|Title||Historical and topographic drivers of tropical insular diversity: comparative phylogeography of Eleutherodactylus antillensis and E. portoricensis, two ecologically distinctive frogs of the Puerto Rican Bank.|
|Year of Publication||2012|
|Number of Pages||248|
|University||University of New Mexico|
|City||Albuquerque, New Mexico, USA|
|Keywords||Biodiversity, Caribbean Sea, Climate change, eleutherodactylus, gene flow, Geographical distribution, Phylogeny, phylogeography, Puerto Rican Bank, Puerto Rico|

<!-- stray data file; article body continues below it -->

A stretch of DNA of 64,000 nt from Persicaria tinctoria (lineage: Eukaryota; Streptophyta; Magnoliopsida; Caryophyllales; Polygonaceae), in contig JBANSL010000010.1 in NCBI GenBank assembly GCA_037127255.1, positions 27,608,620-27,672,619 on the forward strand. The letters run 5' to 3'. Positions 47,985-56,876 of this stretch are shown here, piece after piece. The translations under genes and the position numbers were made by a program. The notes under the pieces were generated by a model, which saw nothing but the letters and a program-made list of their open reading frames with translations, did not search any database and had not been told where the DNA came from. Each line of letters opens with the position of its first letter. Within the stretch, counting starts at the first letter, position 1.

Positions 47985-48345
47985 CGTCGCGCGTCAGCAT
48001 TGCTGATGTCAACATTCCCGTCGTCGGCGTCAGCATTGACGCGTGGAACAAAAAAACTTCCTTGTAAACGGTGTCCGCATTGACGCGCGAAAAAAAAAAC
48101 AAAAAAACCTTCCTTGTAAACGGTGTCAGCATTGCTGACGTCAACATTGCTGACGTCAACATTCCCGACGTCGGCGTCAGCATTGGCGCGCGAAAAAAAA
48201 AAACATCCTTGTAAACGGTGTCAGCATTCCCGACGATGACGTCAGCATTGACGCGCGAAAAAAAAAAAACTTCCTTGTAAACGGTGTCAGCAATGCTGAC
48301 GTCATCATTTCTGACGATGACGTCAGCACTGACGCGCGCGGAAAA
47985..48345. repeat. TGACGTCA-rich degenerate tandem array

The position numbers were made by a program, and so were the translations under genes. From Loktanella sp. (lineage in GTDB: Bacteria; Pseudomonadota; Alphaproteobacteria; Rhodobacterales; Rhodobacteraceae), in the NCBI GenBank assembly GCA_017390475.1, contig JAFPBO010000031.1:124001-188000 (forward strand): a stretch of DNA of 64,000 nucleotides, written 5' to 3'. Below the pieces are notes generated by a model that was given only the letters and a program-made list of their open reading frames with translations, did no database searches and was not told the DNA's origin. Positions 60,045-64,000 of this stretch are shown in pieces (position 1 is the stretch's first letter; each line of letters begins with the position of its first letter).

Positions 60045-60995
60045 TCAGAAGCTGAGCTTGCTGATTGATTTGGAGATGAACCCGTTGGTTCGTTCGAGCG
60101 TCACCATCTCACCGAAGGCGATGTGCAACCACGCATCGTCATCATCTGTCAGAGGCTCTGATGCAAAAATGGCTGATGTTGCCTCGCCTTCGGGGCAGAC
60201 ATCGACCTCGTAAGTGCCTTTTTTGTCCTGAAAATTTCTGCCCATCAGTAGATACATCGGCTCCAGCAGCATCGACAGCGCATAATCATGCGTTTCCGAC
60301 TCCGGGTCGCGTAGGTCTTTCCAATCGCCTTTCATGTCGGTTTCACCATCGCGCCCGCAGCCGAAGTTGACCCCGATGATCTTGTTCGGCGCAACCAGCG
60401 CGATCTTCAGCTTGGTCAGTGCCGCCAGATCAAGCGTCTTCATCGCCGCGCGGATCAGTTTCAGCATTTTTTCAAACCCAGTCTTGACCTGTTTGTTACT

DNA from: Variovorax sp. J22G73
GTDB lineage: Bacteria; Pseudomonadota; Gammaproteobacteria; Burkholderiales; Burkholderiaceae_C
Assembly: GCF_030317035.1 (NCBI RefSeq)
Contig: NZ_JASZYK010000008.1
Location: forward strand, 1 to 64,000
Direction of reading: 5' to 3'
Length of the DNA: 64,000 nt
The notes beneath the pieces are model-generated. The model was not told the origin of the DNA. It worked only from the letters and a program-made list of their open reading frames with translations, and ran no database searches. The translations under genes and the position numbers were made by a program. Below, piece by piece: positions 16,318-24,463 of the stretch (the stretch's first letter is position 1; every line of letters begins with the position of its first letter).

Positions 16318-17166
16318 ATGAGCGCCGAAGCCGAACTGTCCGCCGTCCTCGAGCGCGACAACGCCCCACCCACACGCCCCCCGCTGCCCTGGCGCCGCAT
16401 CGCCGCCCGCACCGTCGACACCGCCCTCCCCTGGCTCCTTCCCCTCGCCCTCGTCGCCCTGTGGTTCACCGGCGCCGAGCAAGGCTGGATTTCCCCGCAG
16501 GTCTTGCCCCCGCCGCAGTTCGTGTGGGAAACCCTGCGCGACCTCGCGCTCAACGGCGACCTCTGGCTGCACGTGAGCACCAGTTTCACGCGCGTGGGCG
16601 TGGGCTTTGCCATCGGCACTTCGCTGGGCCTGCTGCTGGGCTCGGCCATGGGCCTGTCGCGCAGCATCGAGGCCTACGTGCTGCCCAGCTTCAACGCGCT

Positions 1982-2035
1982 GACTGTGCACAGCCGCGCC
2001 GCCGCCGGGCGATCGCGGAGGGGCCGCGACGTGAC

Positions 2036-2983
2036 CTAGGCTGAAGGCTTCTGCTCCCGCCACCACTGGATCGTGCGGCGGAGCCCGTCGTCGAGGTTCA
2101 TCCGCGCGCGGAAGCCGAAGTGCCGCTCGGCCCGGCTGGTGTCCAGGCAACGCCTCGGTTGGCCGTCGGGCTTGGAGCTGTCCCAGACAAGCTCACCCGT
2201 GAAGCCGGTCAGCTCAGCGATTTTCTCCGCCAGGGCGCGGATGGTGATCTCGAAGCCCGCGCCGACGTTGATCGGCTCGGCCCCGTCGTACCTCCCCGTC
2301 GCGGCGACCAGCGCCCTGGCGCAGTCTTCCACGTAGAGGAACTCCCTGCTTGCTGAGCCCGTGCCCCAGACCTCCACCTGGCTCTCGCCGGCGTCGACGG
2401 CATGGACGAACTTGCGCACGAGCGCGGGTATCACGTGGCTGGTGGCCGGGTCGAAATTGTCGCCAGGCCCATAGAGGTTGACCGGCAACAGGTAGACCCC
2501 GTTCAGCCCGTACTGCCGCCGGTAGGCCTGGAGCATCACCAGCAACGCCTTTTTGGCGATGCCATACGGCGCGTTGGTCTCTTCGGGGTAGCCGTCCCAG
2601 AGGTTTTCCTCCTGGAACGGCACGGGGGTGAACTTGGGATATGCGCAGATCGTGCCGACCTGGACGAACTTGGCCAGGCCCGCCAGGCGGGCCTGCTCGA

Topographically complex islands present opportunities for in situ (within-island) allopatric speciation because of increased chances for isolation in separate mountain ranges, as well as greater opportunity for fragmentation by high sea levels and climate-driven changes in habitat distribution. Climatic oscillations of the Quaternary (Pleistocene – Holocene; ~2.5 million years ago to the present) may have influenced the severity of vicariant barriers among and within islands, yet how these events influenced evolution of tropical insular biota is not well understood. This dissertation explores the role of topographic complexity and climate-driven range shifts resulting from sea-level changes and habitat suitability in shaping genetic diversity of two Eleutherodactylus frogs (Anura: Eleutherodactylidae) in the Puerto Rican Bank, an archipelago in the eastern Caribbean Sea. Sea level changes significantly altered the size, area, and degree of isolation of terrestrial habitats in the Puerto Rican Bank, and habitat shifts may have occurred in the main island of Puerto Rico. Whereas the Mountain Coquí, E. portoricensis, is restricted to cool and moist understory montane forest habitat in Puerto Rico, the Red-eyed Coquí, E. antillensis, is a habitat generalist with a broad elevational distribution on most of the larger islands of the Puerto Rican Bank. Hypotheses of population history were formulated using data from paleoenvironmental records and ecological niche models, and tested using a suite of population genetic, phylogenetic, and coalescent analyses of DNA sequence data. I show how basin barriers and Quaternary climatic fluctuations shaped the distribution of genetic diversity in E. portoricensis in the Luquillo and Cayey Mountains in eastern Puerto Rico, and how varying degrees of terrestrial connectivity and isolation influenced the persistence and colonization dynamics of E. antillensis across the Puerto Rican Bank. To infer whether climate-driven, historical shifts in distributions occurred in E. portoricensis and E. antillensis, this dissertation also compares patterns of genetic isolation and demography of these species in Puerto Rico, where elevational gradients may have accommodated range shifts during climatic extremes of the Quaternary. The collective findings of this dissertation improve our understanding of topographic and historic factors that promote population divergence and that ultimately produce regional patterns of biodiversity in tropical archipelagos.